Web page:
Just to remind those of you whose memories are shot, whose brain cells are fried, or who are in the early stages of Alzheimer’s, Woodstock was the blow-out party of the 20th Century. It was a life-changing event for many people, changing their attitudes, redefining their reasons for existence and altering the trajectory of their lives. Lt. Smith’s girlfriend was one of the people who went to Woodstock and never looked back. Lt. Smith, who used to get a letter from his girlfriend every other day, never heard from her again, at least while he was in Vietnam. I’ve never seen a sadder man.

Incident #2

Packages from home were always a welcome treat. We called them “Care Packages” and they usually came from parents, grandparents, wives or girlfriends. The packages contained everything from homemade cookies to bottles of whiskey, porn magazines to editions of hometown newspapers. My father once sent me a wicked-looking Buck knife with a fine leather sheath. I lost it a couple of months after it arrived.

There was a guy – let’s call him Freaky Joe – who received a package from his girlfriend that contained a set of Day-Glo paints, which were very popular in the 60s. The paints glowed in the dark and were used for decorating t-shirts, making posters and face painting. I knew a guy in college who liked to get stoned, use Day-Glo paint to paint his teeth different colors and then go out at night and smile at people.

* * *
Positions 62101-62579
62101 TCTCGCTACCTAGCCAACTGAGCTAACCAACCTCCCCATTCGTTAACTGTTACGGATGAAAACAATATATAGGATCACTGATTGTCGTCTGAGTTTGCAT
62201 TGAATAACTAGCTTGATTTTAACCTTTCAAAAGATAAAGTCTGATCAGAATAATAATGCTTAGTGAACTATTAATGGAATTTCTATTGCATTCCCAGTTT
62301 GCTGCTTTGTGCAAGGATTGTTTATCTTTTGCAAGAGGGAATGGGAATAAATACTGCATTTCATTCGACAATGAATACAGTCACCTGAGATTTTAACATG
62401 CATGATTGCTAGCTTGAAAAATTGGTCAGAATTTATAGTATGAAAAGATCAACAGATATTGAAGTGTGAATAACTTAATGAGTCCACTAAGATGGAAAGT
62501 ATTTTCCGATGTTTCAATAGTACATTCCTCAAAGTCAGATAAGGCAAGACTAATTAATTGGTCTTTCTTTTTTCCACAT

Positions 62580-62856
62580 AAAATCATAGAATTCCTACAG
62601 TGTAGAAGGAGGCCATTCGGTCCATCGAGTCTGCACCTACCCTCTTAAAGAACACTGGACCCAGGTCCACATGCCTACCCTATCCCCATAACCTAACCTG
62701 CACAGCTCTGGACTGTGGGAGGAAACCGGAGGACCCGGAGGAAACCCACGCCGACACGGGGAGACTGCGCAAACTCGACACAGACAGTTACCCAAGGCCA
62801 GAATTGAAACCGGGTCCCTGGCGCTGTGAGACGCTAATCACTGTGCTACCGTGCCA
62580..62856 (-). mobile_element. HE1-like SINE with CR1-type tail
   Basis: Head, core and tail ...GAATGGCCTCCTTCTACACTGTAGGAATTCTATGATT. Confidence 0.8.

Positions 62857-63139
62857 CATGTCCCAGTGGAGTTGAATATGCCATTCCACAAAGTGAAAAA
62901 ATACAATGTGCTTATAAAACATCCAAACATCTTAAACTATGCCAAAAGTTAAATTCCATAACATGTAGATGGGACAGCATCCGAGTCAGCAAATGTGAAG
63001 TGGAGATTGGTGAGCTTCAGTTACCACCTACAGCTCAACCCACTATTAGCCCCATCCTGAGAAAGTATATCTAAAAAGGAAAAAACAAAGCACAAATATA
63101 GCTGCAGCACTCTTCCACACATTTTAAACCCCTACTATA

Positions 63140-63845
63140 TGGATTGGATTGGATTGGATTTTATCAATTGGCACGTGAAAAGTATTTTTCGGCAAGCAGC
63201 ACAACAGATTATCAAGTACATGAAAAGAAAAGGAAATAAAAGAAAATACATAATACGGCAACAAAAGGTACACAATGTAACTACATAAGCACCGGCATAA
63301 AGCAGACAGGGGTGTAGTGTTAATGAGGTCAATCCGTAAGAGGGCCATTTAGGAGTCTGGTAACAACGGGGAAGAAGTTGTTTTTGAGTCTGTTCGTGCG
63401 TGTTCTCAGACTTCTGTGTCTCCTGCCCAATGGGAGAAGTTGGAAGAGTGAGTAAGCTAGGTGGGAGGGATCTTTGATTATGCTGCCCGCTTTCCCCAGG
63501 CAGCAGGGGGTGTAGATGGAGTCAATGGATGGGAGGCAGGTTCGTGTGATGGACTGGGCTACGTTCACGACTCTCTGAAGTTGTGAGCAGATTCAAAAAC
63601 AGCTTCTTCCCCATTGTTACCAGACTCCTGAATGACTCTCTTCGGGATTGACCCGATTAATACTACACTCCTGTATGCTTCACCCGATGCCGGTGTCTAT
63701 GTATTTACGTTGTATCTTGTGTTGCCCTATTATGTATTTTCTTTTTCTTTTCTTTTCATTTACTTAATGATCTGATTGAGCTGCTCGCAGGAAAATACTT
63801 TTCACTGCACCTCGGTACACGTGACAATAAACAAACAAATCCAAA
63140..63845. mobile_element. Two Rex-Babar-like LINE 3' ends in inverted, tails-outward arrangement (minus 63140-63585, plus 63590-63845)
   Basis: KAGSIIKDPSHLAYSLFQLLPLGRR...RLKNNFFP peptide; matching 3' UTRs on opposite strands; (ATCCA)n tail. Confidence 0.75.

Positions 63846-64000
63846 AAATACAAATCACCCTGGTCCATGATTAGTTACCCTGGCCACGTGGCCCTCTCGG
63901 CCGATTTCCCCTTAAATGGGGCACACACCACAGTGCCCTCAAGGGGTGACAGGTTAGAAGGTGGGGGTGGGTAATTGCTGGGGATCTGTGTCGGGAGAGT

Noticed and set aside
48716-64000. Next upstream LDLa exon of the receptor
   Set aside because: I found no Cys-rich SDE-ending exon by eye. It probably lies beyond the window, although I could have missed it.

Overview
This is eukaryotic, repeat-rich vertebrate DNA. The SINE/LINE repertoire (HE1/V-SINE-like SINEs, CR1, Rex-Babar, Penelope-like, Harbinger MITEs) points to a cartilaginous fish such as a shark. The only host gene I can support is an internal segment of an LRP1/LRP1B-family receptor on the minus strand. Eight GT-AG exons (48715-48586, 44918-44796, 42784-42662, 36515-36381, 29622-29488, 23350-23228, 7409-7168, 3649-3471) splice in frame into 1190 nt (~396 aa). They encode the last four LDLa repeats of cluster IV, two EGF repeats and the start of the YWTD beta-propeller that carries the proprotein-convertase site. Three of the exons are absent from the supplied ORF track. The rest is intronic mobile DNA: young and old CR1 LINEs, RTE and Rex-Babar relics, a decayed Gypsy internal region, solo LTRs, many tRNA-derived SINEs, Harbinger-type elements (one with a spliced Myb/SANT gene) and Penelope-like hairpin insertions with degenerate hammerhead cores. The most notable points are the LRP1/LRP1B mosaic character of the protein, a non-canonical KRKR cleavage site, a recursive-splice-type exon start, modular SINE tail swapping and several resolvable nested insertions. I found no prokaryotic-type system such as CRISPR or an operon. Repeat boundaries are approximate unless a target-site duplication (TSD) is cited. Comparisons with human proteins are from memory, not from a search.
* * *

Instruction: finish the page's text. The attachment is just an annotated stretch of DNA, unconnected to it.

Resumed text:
Freaky Joe spent one afternoon smoking reefer and painting a Claymore mine with his newly-arrived paint set. A Claymore mine is a plastic shell filled with C-4 explosives and packed with hundreds of BBs or ball bearings. It was attached to a long cord that had a manually activated detonating device at its terminus. When the device was set off, the Claymore exploded with devastating power, shredding everything in its range.

Freaky Joe was sitting with a goofy smile on his face, a Claymore in his lap, painting stars, half moons, polka dots and stick figures all over the mine’s outer shell. When asked what he was doing, Freaky Joe replied, “Just fucking around.”

That night Freaky Joe’s squad went out on night ambush. This was an exercise where a squad of eight men went out in the evening and set up an ambush along a well-traveled trail. Anybody who came walking by was in trouble. To be fair, the other side did the same thing.